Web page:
Comic book and show creator Robert Kirkman has said on more than one occasion that the term "the walking dead" could easily refer to the zombies plaguing this world, or the group of survivors pressing on as their own mortality bears down on them. As Rick ambled through the episode, fading in and out of consciousness, his pacing began to blend with the horde behind him. The ghosts and demons of his nine-season past were finally catching up to him.
These ghosts came in the form of Shane (Jon Bernthal), Hershel (Scott Wilson) and Sasha (Sonequa Martin-Green), and each vision was more emotionally gutting than the one prior, each with a purpose. Shane pressed Rick to use his rage to keep him alert, Hershel gave Rick a heavenly vision of what's waiting on the other side of this hellish existence, and Sasha comforted Rick, amidst a sea of dead bodies filled with familiar faces, that he has successfully served his purpose -- that his mission was not a failure and his life was not lived in vain.
Saying goodbye to Rick is one thing, but the return of Wilson to the role of Hershel packed an extra-special emotional punch, as Variety reports the actor died from cancer in October. That said, it felt as if the whole episode was one long eulogy writing itself in Rick's wake -- as he walked in his own footsteps through the hospital halls of the show's pilot episode, it was evident that his life was flashing before his eyes -- and ours.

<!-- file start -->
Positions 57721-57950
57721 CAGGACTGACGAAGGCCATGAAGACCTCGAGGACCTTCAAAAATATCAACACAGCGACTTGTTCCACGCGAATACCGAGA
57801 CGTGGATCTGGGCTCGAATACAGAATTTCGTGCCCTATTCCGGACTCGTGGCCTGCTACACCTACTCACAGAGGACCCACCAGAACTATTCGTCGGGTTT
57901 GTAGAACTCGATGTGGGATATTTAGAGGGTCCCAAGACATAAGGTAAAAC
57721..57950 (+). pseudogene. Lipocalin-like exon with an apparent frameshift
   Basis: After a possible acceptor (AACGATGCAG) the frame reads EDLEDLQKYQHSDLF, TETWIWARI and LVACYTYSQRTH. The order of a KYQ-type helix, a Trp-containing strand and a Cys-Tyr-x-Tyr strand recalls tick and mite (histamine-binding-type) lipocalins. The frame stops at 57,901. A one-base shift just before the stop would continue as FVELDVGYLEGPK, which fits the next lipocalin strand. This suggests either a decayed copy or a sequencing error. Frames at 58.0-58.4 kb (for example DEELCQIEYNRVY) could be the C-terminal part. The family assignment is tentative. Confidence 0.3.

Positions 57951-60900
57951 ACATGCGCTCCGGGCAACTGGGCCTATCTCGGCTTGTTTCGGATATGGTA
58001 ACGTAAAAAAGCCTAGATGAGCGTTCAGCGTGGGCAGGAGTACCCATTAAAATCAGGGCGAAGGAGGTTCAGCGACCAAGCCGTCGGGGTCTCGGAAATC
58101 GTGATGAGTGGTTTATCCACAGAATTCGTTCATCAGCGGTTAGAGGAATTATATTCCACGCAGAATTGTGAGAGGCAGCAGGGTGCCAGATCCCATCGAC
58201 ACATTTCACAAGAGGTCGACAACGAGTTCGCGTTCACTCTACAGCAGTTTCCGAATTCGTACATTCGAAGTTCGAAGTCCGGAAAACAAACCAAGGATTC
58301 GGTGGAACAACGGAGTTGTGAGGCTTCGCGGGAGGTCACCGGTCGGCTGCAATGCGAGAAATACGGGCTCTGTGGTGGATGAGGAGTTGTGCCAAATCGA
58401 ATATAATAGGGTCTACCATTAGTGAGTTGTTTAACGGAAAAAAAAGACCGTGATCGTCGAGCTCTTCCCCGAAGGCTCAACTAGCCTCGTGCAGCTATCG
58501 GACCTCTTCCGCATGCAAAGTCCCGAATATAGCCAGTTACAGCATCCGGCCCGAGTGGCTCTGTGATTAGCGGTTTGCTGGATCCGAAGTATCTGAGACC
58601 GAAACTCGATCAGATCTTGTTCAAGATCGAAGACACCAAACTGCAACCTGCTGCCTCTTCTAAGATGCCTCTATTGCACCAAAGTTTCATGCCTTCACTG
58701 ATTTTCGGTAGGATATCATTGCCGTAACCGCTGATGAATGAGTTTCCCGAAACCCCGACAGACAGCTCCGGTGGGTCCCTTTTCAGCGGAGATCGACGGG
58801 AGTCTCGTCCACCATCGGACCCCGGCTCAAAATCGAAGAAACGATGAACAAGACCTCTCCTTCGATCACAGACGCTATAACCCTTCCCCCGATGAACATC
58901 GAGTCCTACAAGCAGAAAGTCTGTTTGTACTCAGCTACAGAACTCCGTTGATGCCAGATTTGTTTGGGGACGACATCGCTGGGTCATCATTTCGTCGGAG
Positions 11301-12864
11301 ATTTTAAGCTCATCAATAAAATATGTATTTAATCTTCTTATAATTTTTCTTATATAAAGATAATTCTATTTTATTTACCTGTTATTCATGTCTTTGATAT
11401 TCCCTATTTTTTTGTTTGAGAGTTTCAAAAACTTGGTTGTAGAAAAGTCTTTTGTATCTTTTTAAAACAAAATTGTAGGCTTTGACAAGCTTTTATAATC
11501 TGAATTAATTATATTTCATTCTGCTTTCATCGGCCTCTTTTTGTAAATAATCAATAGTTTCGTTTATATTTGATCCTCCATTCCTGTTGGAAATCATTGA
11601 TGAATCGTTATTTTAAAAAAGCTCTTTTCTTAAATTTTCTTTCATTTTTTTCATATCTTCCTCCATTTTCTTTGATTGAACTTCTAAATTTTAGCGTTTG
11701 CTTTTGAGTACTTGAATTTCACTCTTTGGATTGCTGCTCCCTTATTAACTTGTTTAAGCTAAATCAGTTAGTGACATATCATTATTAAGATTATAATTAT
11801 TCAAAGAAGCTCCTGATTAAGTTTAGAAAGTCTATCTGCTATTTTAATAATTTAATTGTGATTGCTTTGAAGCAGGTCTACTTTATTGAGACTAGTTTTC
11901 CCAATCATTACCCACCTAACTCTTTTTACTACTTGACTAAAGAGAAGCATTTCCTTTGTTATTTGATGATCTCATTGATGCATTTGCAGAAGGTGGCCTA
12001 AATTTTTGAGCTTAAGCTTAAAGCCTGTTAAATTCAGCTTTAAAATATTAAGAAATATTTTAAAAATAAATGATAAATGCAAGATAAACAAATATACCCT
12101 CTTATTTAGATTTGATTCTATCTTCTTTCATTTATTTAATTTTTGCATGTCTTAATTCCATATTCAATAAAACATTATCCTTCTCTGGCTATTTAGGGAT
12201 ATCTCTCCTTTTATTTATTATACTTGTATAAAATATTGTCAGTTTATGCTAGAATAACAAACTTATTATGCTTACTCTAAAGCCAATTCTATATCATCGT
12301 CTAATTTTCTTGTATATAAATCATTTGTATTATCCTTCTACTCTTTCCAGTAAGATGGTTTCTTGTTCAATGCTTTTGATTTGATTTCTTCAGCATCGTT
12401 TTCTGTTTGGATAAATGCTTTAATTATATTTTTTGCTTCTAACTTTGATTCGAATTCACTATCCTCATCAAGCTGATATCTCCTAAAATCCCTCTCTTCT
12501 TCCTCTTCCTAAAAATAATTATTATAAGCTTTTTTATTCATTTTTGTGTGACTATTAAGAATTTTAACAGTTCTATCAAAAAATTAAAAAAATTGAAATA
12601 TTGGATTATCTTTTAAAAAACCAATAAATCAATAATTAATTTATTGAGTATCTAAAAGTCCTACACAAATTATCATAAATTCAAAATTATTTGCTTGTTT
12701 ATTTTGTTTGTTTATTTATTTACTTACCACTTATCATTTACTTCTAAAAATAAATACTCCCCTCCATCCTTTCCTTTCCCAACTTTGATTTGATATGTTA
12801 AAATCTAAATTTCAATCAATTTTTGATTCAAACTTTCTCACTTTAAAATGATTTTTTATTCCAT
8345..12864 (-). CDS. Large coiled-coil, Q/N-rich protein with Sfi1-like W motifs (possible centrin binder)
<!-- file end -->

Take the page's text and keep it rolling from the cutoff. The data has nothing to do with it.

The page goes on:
At the episode's climax, Rick found himself facing down the army of the undead on a shaky bridge that just wouldn't collapse. As Michonne (Danai Gurira), Daryl, Maggie, Carol (Melissa McBride), and the others looked on from a distance, Rick made the realization that the family he'd been looking to protect this entire time were the ones still living whom he had been keeping at a distance. That moment of clarity came in the form of a quick decision: Rick shoots a load of dynamite on the bridge, sending the carcasses of the undead, and presumably his own, into a fiery oblivion.